Branford mom finds gap in post 9/11 G.I. benefit law

BRANFORD, Conn. (WTNH) — It’s a gaping hole in the educational benefits children get if their parents serve in the armed forces. The children of those who have given the ultimate sacrifice aren’t getting the same benefits for tuition.

Most people would agree that the nation must keep the faith with the families of men and women that have given their lives for our country, but there is an apparent gap in that faith.

Lt. Col. David Greene was shot down by ground fire while attempting to evacuate wounded soldiers from Fallujah in 2004. A Marine Corp Reservist, he was just 39 and due to come home within a few weeks. He left behind a wife and two children ages eight and ten.

“I was extremely numb and very much in pain, catatonic. But I suddenly realized I had to get pragmatic, and come to a plan for how to support the kids and how to get them through college,” said Sarah Greene of Branford, Col. Greene’s widow.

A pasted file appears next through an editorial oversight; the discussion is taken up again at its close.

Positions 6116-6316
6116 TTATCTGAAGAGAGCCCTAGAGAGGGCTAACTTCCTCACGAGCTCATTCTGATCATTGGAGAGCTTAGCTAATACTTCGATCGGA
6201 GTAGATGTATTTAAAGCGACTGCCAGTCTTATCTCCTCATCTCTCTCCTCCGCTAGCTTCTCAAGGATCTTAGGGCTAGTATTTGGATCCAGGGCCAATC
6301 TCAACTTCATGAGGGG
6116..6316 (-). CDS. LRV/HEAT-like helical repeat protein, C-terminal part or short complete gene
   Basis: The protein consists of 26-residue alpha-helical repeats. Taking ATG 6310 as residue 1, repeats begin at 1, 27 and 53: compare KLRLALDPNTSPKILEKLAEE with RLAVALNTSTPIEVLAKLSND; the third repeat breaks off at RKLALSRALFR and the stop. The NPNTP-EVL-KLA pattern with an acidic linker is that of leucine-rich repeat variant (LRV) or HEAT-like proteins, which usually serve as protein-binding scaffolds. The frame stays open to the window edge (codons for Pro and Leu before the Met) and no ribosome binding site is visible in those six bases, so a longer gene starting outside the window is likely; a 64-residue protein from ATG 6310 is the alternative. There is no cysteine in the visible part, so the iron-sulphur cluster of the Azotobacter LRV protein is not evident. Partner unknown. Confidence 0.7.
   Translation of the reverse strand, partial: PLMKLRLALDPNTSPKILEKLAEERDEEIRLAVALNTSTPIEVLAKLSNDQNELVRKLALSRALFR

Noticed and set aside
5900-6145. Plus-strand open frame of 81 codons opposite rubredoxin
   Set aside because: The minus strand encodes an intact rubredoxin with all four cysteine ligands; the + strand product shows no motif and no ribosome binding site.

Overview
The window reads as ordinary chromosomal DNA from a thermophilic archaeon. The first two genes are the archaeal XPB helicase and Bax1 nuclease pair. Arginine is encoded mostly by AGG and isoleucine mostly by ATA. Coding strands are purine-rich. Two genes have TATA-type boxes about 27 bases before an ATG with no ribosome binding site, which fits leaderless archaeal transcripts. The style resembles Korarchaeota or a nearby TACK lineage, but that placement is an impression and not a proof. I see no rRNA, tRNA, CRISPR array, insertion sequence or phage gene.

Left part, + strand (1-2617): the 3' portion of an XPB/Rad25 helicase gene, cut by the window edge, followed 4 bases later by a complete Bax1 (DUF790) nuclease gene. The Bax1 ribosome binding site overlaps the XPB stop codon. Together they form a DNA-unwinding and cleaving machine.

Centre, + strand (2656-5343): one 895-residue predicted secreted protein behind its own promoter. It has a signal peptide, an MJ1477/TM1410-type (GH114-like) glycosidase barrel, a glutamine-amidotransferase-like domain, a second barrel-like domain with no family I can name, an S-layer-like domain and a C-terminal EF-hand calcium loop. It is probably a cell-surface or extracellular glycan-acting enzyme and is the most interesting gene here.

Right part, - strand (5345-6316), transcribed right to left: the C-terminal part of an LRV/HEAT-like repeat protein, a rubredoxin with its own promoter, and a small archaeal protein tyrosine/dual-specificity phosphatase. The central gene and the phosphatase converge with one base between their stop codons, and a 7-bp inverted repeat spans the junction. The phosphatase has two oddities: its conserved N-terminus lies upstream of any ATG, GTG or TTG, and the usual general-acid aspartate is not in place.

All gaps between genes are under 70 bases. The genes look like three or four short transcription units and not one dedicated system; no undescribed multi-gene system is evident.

It was along this pragmatic path that Sarah realized that college tuition help was much more generous for those that came back than it was for those that did not under what’s called the Post 9/11 Yellow Ribbon G.I. Education Program.

Says Sarah, “What I understand and found out about the Yellow Ribbon Program is that it’s available for kids whose dads came back from war and is still alive. It’s not available to kids who lost a parent.”

Sarah went to her local State Rep. Lonnie Reed and now, Sen. Richard Blumenthal has joined with Republicans in the U.S. Senate to fix this oversight.

“This inequity ought to be corrected. It may have been inadvertent but that makes it no less important to close this gap,” says Blumenthal. “It’s just been a very difficult ordeal to patch it all together and pay for college,” added Sarah.

Her children are now 20 and 22. One just graduated from Trinity, the other is a college junior.

Sarah now works with the Tragedy Assistance Program for Survivors, known as TAPS, to help others that have lost someone on active duty.

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